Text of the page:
Building desirably difficult interactive experiences

Exercise is challenging. To gain strength and endurance, we have to work hard and keep working. Like exercise, deep learning is also challenging, and requires effort, time, and practice. Deep learning promotes understanding, retention, and transfer, but it is also hard to achieve. Make learning too easy, and students forget; but if the process of learning is too hard, students disengage.

To create the conditions for learning, our experiences and platforms tap into desirable difficulties.

What it is.

We design challenges that are just difficult enough to foster opportunities for learning.

Desirable difficulties are the conditions of learning that create difficulty but lead to deeper understanding. These difficulties trigger memory processes that support learning, understanding, and retention.[1] By involving students in activities that require analysis and problem-solving, that lie just beyond the reach of their current skills, we can create an impasse: to solve problems students need to engage in deliberation and an active revision of their mental models – a desirably difficult activity which can promote deeper learning, retention, and transfer.[2]

How we do it.

We calibrate difficulties so that the experiences are challenging, but not so challenging that players get frustrated. By marrying difficulties with engaging gameplay, we keep players in the zone and in the right spot to learn.

In the safe environment of the simulation, players naturally need to overcome team-related difficulties and are required to work as a group to problem-solve, communicate effectively, make decisions quickly, and share asymmetrical information.[3] Their efforts are supported by in-game feedback, post-game personalized feedback, and an interactive debrief that underscores the learning objectives. To offset the difficulties they face as they problem-solve, our games feature unexpected narrative turns that keep players engaged and motivated to perform. Player motivation and excitement is anchored in:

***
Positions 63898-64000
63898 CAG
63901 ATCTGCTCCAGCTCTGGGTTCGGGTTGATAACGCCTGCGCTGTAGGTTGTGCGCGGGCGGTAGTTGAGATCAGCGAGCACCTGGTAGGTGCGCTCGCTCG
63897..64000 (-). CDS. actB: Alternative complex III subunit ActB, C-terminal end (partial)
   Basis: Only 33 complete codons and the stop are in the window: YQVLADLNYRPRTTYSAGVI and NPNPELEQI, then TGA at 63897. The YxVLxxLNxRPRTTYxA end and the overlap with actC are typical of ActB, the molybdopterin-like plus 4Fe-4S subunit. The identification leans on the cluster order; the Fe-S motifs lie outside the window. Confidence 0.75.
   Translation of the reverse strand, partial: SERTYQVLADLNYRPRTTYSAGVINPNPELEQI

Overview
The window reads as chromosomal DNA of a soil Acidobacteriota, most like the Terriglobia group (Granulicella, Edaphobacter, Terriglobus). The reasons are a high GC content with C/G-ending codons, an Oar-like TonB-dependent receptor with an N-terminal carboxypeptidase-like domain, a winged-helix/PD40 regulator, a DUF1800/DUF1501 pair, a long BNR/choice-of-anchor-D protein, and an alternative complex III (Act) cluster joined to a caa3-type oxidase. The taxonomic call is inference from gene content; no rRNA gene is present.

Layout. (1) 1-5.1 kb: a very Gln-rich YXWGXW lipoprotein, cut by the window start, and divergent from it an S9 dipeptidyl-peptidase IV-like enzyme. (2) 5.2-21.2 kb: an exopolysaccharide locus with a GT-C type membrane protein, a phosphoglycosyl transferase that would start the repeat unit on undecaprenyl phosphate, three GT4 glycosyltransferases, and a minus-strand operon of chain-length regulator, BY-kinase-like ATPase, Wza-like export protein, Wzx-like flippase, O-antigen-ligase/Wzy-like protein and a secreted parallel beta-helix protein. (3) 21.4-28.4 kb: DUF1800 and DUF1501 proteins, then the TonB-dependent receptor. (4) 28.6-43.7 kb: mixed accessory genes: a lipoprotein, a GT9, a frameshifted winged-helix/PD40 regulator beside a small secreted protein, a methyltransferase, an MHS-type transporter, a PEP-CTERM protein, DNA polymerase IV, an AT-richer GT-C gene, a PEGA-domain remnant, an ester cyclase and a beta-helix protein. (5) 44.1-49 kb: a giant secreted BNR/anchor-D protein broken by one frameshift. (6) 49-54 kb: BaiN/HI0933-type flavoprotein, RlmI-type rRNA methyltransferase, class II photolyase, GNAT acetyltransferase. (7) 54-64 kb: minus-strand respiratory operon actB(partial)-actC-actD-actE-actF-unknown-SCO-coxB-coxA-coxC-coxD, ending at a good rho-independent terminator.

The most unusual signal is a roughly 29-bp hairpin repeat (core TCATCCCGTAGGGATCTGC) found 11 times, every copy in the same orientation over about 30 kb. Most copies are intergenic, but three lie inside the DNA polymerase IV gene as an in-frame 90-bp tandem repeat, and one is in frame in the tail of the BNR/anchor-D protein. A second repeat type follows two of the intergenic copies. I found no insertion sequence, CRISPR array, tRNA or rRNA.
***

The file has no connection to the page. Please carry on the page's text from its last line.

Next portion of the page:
The power of the group. Players have to make decisions within their teams, and they care about what happens to their team.

The ability to make many decisions. Teams are presented with multiple options throughout the game. They are given autonomy to make a range of decisions that build on one another.

The sense of accomplishment. Teams produce results and master skills. They are provided with personalized in-game and post-game feedback about how well they (and their teams) did.

Learn more about our simulations and platforms.


  1. [1]

    Bjork, E. L., & Bjork, R. A. (2011). Making things hard on yourself, but in a good way: Creating desirable difficulties to enhance learning. Psychology and the real world: Essays illustrating fundamental contributions to society, 2(59-68).

  2. [2]

    D’Mello, S., Lehman, B., Pekrun, R., & Graesser, A. (2014). Confusion can be beneficial for learning. Learning and Instruction, 29, 153-170.

  3. [3]

    For more on learning and the generation effect see: Foos, P. W., Mora, J. J., & Tkacz, S. (1994). Student study techniques and the generation effect. Journal of Educational Psychology, 86(4), 567.